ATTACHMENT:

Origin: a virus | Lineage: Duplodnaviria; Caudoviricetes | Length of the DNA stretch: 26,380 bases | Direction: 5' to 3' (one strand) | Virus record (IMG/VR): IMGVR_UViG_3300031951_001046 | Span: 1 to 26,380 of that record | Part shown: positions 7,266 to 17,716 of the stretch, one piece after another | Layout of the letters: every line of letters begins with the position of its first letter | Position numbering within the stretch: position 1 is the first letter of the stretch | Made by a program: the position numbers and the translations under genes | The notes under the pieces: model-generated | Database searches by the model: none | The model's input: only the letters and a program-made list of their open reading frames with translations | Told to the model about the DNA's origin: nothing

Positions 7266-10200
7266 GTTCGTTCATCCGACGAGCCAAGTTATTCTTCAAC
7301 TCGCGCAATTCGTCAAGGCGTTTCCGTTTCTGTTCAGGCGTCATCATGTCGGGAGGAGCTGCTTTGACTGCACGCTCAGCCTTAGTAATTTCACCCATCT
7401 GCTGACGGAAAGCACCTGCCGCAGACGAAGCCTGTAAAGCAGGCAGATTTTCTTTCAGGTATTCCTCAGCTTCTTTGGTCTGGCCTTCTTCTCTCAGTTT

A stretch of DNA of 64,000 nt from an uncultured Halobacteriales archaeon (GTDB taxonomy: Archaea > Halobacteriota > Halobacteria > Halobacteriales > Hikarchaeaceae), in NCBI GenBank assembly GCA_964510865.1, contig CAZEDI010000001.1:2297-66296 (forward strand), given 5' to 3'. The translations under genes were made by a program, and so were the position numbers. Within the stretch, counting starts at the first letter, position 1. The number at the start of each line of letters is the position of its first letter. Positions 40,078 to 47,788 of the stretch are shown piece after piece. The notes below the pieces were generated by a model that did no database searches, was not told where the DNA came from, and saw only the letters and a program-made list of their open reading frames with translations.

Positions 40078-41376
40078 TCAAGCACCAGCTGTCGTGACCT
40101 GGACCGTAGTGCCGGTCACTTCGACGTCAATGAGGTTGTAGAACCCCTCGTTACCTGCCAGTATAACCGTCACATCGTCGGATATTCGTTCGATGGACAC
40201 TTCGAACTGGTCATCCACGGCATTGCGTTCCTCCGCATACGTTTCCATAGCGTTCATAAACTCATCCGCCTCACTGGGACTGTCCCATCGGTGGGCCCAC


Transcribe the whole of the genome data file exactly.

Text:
Origin: a virus | Lineage: Duplodnaviria; Caudoviricetes | Length of the DNA stretch: 26,380 bases | Direction: 5' to 3' (one strand) | Virus record (IMG/VR): IMGVR_UViG_3300031951_001046 | Span: 1 to 26,380 of that record | Part shown: positions 7,266 to 17,716 of the stretch, one piece after another | Layout of the letters: every line of letters begins with the position of its first letter | Position numbering within the stretch: position 1 is the first letter of the stretch | Made by a program: the position numbers and the translations under genes | The notes under the pieces: model-generated | Database searches by the model: none | The model's input: only the letters and a program-made list of their open reading frames with translations | Told to the model about the DNA's origin: nothing

Positions 7266-10200
7266 GTTCGTTCATCCGACGAGCCAAGTTATTCTTCAAC
7301 TCGCGCAATTCGTCAAGGCGTTTCCGTTTCTGTTCAGGCGTCATCATGTCGGGAGGAGCTGCTTTGACTGCACGCTCAGCCTTAGTAATTTCACCCATCT
7401 GCTGACGGAAAGCACCTGCCGCAGACGAAGCCTGTAAAGCAGGCAGATTTTCTTTCAGGTATTCCTCAGCTTCTTTGGTCTGGCCTTCTTCTCTCAGTTT

A stretch of DNA of 64,000 nt from an uncultured Halobacteriales archaeon (GTDB taxonomy: Archaea > Halobacteriota > Halobacteria > Halobacteriales > Hikarchaeaceae), in NCBI GenBank assembly GCA_964510865.1, contig CAZEDI010000001.1:2297-66296 (forward strand), given 5' to 3'. The translations under genes were made by a program, and so were the position numbers. Within the stretch, counting starts at the first letter, position 1. The number at the start of each line of letters is the position of its first letter. Positions 40,078 to 47,788 of the stretch are shown piece after piece. The notes below the pieces were generated by a model that did no database searches, was not told where the DNA came from, and saw only the letters and a program-made list of their open reading frames with translations.

Positions 40078-41376
40078 TCAAGCACCAGCTGTCGTGACCT
40101 GGACCGTAGTGCCGGTCACTTCGACGTCAATGAGGTTGTAGAACCCCTCGTTACCTGCCAGTATAACCGTCACATCGTCGGATATTCGTTCGATGGACAC
40201 TTCGAACTGGTCATCCACGGCATTGCGTTCCTCCGCATACGTTTCCATAGCGTTCATAAACTCATCCGCCTCACTGGGACTGTCCCATCGGTGGGCCCAC